From Scraps To Crops
Thousands of tonnes of food and garden waste will be kept out of landfill now Derbyshire County Council’s new £6.65 million composting centre is up and running.
The first batches of waste collected from up to 128,000 households by Chesterfield Borough, Bolsover District and North East Derbyshire District councils have arrived at the state-of-the art facility in Arkwright.
And now the waste is being turned into compost to be sold as a soil improver for use in farming and agriculture.
Councillor Joan Dixon, Derbyshire County Council’s Cabinet Member for Jobs, Economy and Transport, said: “Sending waste to landfill is expensive. The county council is facing budget cuts of £157 million by 2018 and with landfill tax currently set at £80 per tonne, landfill is a cost we just can’t afford in the future.
“This new facility will allow us to manage the cost of dealing with the county’s waste more effectively in the future by helping to protect against further landfill price increases.
“Residents can help by making sure they put as much food and garden waste as possible into their green waste bin ready to be taken to the new site.”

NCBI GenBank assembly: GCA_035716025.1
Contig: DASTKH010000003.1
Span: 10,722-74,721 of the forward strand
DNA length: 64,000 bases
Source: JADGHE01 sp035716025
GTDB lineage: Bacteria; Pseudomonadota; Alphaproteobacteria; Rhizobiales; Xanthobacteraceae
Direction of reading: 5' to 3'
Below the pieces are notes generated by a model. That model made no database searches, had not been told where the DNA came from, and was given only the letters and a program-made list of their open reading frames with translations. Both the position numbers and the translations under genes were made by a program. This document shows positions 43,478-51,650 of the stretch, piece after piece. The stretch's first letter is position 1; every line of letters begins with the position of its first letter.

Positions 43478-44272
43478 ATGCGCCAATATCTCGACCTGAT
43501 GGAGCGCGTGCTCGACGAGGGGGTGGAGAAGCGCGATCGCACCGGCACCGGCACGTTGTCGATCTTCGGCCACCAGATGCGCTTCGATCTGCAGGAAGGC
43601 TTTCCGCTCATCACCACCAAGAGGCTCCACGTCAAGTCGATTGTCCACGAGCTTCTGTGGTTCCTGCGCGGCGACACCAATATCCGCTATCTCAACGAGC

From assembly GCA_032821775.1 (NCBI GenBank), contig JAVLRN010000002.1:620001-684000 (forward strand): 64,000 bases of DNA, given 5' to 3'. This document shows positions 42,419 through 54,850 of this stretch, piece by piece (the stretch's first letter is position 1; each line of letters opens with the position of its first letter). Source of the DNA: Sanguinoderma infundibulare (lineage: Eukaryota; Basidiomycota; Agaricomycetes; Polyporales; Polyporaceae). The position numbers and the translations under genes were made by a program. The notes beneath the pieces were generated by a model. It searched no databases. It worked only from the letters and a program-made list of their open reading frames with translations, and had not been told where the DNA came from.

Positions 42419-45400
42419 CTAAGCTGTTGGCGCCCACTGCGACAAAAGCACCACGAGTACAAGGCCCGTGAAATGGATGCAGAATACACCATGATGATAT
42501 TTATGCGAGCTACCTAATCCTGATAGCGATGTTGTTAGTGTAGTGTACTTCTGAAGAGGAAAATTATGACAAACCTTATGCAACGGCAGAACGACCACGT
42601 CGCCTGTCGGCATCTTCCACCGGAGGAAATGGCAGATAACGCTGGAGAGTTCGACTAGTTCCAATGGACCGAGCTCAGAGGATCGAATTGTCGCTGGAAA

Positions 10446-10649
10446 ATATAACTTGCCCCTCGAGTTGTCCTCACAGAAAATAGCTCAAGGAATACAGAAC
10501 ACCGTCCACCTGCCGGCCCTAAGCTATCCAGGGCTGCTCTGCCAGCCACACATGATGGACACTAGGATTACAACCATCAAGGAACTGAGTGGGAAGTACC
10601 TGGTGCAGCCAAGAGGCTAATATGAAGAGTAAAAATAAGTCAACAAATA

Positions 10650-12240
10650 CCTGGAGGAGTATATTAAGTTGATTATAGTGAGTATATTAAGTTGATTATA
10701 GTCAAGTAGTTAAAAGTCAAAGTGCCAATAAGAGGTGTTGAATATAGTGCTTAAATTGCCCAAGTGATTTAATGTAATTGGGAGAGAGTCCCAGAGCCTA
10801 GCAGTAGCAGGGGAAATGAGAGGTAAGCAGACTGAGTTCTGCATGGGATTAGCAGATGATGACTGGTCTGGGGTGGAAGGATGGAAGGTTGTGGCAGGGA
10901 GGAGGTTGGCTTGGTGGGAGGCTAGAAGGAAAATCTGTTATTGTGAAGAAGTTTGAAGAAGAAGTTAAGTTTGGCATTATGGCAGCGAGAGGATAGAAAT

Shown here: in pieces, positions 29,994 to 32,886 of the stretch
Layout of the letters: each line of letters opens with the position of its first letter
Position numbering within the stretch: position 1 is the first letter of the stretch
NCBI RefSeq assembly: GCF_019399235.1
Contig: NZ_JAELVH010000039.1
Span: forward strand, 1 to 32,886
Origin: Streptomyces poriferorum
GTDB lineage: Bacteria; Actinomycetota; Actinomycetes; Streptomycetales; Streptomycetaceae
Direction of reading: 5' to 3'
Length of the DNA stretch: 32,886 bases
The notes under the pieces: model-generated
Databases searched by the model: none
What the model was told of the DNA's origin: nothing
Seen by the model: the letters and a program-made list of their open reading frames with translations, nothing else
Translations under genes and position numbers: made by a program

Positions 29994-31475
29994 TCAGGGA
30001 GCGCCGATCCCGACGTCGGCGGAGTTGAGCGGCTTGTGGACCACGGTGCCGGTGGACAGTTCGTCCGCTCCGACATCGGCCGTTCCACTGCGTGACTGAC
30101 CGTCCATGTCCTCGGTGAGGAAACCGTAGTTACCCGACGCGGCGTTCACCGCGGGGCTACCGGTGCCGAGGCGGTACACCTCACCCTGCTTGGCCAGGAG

Andrew Ives, regional manager from SITA UK – the recycling and waste management company running the site on behalf of the county council, said: “We’re delighted this project is up and running. It will make life much easier for residents who can now put their food waste in with their garden waste, so it can be put to good use as compost, rather than being landfilled.”
Up to 40,000 tonnes of food and garden waste is expected to be taken to the composting facility every year. It takes around eight to 10 weeks for the waste to be turned into compost at the facility using “in-vessel” technology.
Items including garden trimmings, fruit, vegetable, meat and fish waste are shredded and placed into sealed chambers to be sterilized. Air is forced through the waste to heat it up to 60 degrees centigrade for a minimum of 48 hours to destroy any harmful bacteria which may be present. Once this process is complete, the waste is moved to a second set of chambers where air is forced through the material again to speed up the composting process. Finally, the material is moved to an enclosed ‘maturation’ area where air continues to be passed through it to complete the composting process. The compost is moved into an enclosed processing area where it is screened for quality and then loaded on to vehicles ready to be dispatched.
The facility has brought more jobs to the area with seven full time equivalent posts.